Horrified: Greek Monsters Review – Still Scaring The Competition

Horrified is one of my favourite cooperative board games on the market. It’s rare, in my experience, that you actually feel like a team in a cooperative board game. Most of them feel a little like escape rooms – sure, you all solve the puzzles together or not, but mostly it comes down to two people arguing about what the solution should be while the rest of the group wait around feeling uncomfortable and stupid. They rarely encourage actual teamwork or togetherness, but instead another form of competition. Horrified has balanced that better than most and the latest edition, Horrified: Greek Monsters, proves why it is the best in class.



The basic premise of Horrified is very simple. You can play solo or (officially) with up to five, although there are enough characters for up to eight to play together. It is your job to stop monsters from destroying a village – or, in this edition, mythical beasts from destroying Ancient Greece. Each player gets between three and five moves (indicated by their character token), and you can all take turns in any order to best fulfil your joint goal of eradicating these threats. You can change location, pick up items, give items to another player, rescue villagers, or defeat the monsters you face in your turn. It might be best to all work on one monster together, to lower the number of imminent threats, or to spread yourselves out to ensure monsters can’t roam unchecked.

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If you’ve played Horrified before, Greek Monsters is the same game with a new skin. Because every monster has a different win condition, though, it does feel like a new experience rather than the same as last time, but now it’s Medusa. Speaking of, the monsters you’ll be fighting are Medusa, the Siren, the Basilisk, the Chimera, the Minotaur, and Cerberus. As for the player characters, in a first for Horrified, you can be something other than a human, with Pegasus a playable character. It can still use a bow and arrow, somehow.

Horrified: Greek Monsters

Killing each monster has two steps – first, you must gather tools to defeat them, then you must defeat them. Most of the time in Horrified, the ‘defeat’ part feels a little rote – you gather X amount of items and then use them to slay the beast. Greek Monsters has that in parts – the Basilisk, for example, needs items worth 30, but you need to deposit four items in temples for the first stage, and these count towards the defeat target, so we were able to slay it with just one weapon.

However, four of the monsters this time have lairs that they must be pushed towards, and as you work your way through the game revealing these, you might end up finding lairs that don’t match the character you’re fighting. This adds a new depth that Horrified has lacked in the past, giving the feeling of actually saving a place bursting with stories rather than specifically following the rules of a board game. This, plus the use of dice rolls for the likes of Cerberus, can make luck too big a factor in some games – but what are board games without a little luck?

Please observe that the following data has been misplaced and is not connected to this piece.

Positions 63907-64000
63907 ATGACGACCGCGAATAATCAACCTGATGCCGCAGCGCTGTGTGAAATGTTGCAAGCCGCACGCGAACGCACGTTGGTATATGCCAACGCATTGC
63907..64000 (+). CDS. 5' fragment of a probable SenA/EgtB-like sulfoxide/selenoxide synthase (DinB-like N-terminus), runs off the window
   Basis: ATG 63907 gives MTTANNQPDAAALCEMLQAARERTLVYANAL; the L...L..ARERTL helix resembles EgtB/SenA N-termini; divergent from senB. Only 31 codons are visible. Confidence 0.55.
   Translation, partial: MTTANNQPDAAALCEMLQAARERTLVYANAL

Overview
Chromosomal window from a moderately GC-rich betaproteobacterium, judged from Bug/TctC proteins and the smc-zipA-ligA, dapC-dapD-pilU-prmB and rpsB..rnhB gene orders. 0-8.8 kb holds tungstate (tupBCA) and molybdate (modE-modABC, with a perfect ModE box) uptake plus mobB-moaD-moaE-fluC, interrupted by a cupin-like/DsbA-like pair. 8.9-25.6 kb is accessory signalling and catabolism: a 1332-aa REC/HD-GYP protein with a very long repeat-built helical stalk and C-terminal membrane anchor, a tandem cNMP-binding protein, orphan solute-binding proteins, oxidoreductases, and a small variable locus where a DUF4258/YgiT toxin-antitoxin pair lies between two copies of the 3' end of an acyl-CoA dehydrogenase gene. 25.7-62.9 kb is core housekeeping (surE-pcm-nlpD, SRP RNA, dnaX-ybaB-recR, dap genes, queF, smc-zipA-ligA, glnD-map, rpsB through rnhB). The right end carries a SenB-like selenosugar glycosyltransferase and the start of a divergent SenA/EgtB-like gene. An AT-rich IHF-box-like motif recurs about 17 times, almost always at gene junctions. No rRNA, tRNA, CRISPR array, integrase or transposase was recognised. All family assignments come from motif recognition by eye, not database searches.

It’s also a significantly brighter game – Horrified and American Monsters both have dark aesthetics and can seem indistinct from each other. Greek Monsters is far more colourful, and as a result, each place has a little more value, as in other games locations of importance feel chosen at random. Here though, they’re places we know from history – temples to gods or other settings from legends.

The villagers here are not just random stock characters either – they’re all famous Greeks from history. It gives the game another unique element, but unfortunately, they just behave as villagers do in the other games. I understand Ravensburger not changing up the formula too much, but this is the one thing that feels like a wasted opportunity.

Horrified Greek Monsters

Horrified: Greek Monsters

Player Count

Age Recommendation

Length per Game
60 minutes

Franchise Name

Publishing Co

The monsters have good variety not only amongst themselves, but also with the other Horrified games. None of them feel like, ‘oh that’s just Greek Dracula’, which makes Greek Monsters a worthwhile buy for Horrified fans. I’d like to see Ravenburger explore expansion packs now that Horrified is a bona fide series – much like Villainous has a base game and smaller add-ons, there could easily be a pack with Scylla and the Cyclops, or King Kong and the Body Snatchers, that expands the experience rather than creates a whole new one. But, in making a completely new game, Greek Monsters delivers, so it’s hard to be too critical.

Overall, Horrified remains the best in the biz at what it does with Greek Monsters. Personally, I prefer the aesthetic of the original game and the ‘win’ mechanics of American Monsters, but the brighter palette, creative use of history, and variety of approaches will make Greek Monsters a very popular entry in the Horrified pantheon. It’s an excellent addition to your game shelf and a great place to start with Horrified, especially if you prefer myths and legends to things that go bump in the night.

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